Since European settlement, one-third of Australia’s woodlands, including 80% of southern temperate woodlands, have been cleared. In many agricultural areas the remaining native vegetation is highly fragmented. In these areas, traditional conservation strategies based on protection of intact landscapes as large individual reserves are difficult to apply.
In heavily cleared agricultural landscapes, declines of biodiversity could be prevented by restoring native habitat. This study is motivated by the need to support decision making by environmental managers and policy makers in Australia who are responsible for meeting or contributing to this restoration. Their decision-making task is challenging for a range of reasons. First, in highly fragmented landscapes, spatial context determines the benefits of landscape restoration. Second, ecological restoration in an agricultural landscape faces high restoration costs and high opportunity costs due to loss of productive land. The public funding available to support restoration is modest, so high-quality prioritization of effort is required. Third, the outcome of ecological restoration depends on a number of factors, including site selection, cooperation of landowners (where restoration is planned on private lands, and predictions of species distributions. The latter requires detailed information that often is not available for many of the target species.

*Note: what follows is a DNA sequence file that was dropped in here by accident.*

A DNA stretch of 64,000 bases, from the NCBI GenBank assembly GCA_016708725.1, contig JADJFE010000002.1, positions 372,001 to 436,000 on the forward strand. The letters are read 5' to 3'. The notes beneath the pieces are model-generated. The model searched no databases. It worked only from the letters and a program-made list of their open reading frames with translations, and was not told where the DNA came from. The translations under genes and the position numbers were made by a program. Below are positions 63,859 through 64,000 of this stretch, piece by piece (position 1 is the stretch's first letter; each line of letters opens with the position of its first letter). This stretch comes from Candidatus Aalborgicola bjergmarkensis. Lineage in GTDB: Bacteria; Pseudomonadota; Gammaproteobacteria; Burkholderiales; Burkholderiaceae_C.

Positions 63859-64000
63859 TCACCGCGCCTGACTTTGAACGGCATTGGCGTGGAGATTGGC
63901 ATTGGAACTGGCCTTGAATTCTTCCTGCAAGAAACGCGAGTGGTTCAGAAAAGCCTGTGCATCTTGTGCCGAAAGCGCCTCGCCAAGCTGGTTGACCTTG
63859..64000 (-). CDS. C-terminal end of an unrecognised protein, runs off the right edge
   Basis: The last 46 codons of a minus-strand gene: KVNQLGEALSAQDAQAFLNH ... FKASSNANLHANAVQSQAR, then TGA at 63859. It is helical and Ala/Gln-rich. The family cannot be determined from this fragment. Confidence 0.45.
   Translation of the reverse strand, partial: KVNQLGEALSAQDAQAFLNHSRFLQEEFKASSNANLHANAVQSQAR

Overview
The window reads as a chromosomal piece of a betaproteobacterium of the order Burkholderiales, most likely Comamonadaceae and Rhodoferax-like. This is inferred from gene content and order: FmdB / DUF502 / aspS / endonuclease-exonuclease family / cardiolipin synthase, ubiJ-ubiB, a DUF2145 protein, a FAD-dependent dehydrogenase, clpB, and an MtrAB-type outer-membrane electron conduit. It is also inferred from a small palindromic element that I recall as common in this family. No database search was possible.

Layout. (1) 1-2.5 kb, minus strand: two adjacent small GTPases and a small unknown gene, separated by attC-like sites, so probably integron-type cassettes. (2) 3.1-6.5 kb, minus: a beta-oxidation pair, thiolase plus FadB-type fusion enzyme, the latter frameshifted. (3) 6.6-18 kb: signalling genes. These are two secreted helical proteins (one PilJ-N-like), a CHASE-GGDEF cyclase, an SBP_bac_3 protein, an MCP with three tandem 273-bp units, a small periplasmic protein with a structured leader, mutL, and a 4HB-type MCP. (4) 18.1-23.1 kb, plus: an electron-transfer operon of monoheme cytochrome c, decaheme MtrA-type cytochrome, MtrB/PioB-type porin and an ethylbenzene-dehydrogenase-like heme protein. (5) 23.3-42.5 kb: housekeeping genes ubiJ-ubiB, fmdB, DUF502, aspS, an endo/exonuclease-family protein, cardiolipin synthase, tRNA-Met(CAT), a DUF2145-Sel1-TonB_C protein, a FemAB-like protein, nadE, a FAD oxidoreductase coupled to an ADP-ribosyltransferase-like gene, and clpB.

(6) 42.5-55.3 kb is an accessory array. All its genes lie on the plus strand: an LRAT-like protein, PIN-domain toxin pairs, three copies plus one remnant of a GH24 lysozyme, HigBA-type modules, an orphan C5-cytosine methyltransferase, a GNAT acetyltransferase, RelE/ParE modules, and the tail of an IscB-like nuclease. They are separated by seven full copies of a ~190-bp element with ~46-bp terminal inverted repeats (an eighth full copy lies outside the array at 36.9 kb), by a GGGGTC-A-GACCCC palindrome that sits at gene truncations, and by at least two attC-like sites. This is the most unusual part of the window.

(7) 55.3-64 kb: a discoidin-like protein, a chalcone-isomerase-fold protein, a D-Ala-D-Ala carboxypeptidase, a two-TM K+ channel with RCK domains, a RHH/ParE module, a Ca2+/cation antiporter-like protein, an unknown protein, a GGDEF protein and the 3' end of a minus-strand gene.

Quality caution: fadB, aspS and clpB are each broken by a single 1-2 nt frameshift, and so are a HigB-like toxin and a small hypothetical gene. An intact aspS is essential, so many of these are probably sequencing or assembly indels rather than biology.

Maksym Polyakov and colleagues have developed a spatially-explicit bio-economic model that attempts to meet these challenges by optimizing ecological restoration of habitat for woodland-dependent birds in Victoria.
Spatial optimization identifies strategies that would generate substantially greater environmental benefits than are likely to be achieved in current programs. Greater biodiversity outcomes can be expected where restoration is optimized across multiple species rather than just individual species, and if the program does not require an even distribution of restoration effort among farmers.
Polyakov M, DJ Pannell, M Chalak, G Park, A Roberts & AD Rowles (2015). Restoring Native Vegetation in an Agricultural Landscape: Spatial Optimization for Woodland Birds. Land Economics 91: 252–271. http://muse.jhu.edu/journals/land_economics/v091/91.2.polyakov.html